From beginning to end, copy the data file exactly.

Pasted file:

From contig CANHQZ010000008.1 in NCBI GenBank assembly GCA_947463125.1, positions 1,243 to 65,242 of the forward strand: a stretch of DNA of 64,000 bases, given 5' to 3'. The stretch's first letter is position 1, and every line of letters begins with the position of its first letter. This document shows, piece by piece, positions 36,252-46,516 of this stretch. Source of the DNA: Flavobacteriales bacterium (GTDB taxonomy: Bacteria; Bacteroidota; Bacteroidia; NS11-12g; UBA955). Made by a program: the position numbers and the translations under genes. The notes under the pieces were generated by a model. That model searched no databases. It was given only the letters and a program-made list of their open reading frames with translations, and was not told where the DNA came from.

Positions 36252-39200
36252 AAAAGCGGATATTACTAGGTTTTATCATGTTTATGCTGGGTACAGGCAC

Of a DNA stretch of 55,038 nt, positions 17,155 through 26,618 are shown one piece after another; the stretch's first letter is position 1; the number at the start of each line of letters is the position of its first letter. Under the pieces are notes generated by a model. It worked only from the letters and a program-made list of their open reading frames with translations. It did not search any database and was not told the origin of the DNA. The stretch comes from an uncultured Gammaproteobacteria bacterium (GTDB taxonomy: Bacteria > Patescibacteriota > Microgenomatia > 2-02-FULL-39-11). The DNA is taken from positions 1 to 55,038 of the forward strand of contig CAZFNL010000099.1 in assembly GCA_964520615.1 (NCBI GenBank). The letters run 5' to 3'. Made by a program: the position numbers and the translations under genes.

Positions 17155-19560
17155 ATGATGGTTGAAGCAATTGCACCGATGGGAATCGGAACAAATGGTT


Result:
From contig CANHQZ010000008.1 in NCBI GenBank assembly GCA_947463125.1, positions 1,243 to 65,242 of the forward strand: a stretch of DNA of 64,000 bases, given 5' to 3'. The stretch's first letter is position 1, and every line of letters begins with the position of its first letter. This document shows, piece by piece, positions 36,252-46,516 of this stretch. Source of the DNA: Flavobacteriales bacterium (GTDB taxonomy: Bacteria; Bacteroidota; Bacteroidia; NS11-12g; UBA955). Made by a program: the position numbers and the translations under genes. The notes under the pieces were generated by a model. That model searched no databases. It was given only the letters and a program-made list of their open reading frames with translations, and was not told where the DNA came from.

Positions 36252-39200
36252 AAAAGCGGATATTACTAGGTTTTATCATGTTTATGCTGGGTACAGGCAC

Of a DNA stretch of 55,038 nt, positions 17,155 through 26,618 are shown one piece after another; the stretch's first letter is position 1; the number at the start of each line of letters is the position of its first letter. Under the pieces are notes generated by a model. It worked only from the letters and a program-made list of their open reading frames with translations. It did not search any database and was not told the origin of the DNA. The stretch comes from an uncultured Gammaproteobacteria bacterium (GTDB taxonomy: Bacteria > Patescibacteriota > Microgenomatia > 2-02-FULL-39-11). The DNA is taken from positions 1 to 55,038 of the forward strand of contig CAZFNL010000099.1 in assembly GCA_964520615.1 (NCBI GenBank). The letters run 5' to 3'. Made by a program: the position numbers and the translations under genes.

Positions 17155-19560
17155 ATGATGGTTGAAGCAATTGCACCGATGGGAATCGGAACAAATGGTT